Consider this example:

Total amount paid is $100 (principal $80 and interest $20).

Which one is better in business writing?

Total amount paid is $100, including principal $80 and interest $20.

Total amount paid for principal and interest is $100.

But I would like to say the details (how much is the principal and interest, not just total).

  • Your first example is correct. (The total comprises/includes the principal and the interest.) The total is NOT paid for the principal and interest; It IS the principal plus the interest. – Ronald Sole Mar 19 '19 at 13:31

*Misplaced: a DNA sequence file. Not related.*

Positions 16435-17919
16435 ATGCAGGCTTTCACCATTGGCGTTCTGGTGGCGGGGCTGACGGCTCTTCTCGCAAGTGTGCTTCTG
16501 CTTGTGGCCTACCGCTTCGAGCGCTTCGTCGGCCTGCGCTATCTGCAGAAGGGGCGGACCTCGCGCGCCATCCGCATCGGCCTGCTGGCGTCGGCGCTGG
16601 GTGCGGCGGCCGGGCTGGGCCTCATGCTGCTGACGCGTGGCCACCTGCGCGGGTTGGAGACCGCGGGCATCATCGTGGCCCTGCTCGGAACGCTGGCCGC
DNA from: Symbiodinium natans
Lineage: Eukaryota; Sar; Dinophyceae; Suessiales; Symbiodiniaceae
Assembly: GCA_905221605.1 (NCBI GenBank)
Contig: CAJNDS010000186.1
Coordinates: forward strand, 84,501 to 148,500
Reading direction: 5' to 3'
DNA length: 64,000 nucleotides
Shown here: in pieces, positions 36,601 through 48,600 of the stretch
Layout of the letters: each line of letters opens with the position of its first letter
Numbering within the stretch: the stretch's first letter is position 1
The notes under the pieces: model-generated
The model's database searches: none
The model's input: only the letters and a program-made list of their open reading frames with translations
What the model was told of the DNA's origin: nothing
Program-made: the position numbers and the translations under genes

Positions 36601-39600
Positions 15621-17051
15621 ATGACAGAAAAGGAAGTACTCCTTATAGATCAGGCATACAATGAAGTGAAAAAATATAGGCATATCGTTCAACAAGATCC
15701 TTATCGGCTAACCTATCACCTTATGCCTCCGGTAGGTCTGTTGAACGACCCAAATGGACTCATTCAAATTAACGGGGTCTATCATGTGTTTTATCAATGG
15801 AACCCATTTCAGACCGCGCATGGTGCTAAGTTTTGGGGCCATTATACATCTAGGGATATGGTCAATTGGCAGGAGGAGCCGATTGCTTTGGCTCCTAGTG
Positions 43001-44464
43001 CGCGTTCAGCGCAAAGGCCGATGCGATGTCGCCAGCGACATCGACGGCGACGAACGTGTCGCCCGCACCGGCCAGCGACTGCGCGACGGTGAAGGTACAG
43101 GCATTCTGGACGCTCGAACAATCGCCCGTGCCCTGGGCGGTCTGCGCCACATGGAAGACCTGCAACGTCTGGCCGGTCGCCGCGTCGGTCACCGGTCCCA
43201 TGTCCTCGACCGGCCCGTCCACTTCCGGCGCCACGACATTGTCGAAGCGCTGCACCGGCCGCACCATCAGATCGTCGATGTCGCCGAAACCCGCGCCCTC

If you want to describe something made up of other things, and use a full sentence for it rather than a summary like you have in parentheses, you want to use things like comprised of/comprising or made up of, terms that indicate things that are parts of other things.

The total amount paid is $100, made up of $80 principal and $20 interest.
The total amount paid is $100, comprising ...
The total amount paid is $100, comprised up ...

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  • (Presumably not needing to be addressed to the OP). As a general point, explanations for downvotes are helpful. – SamBC Mar 19 '19 at 13:48

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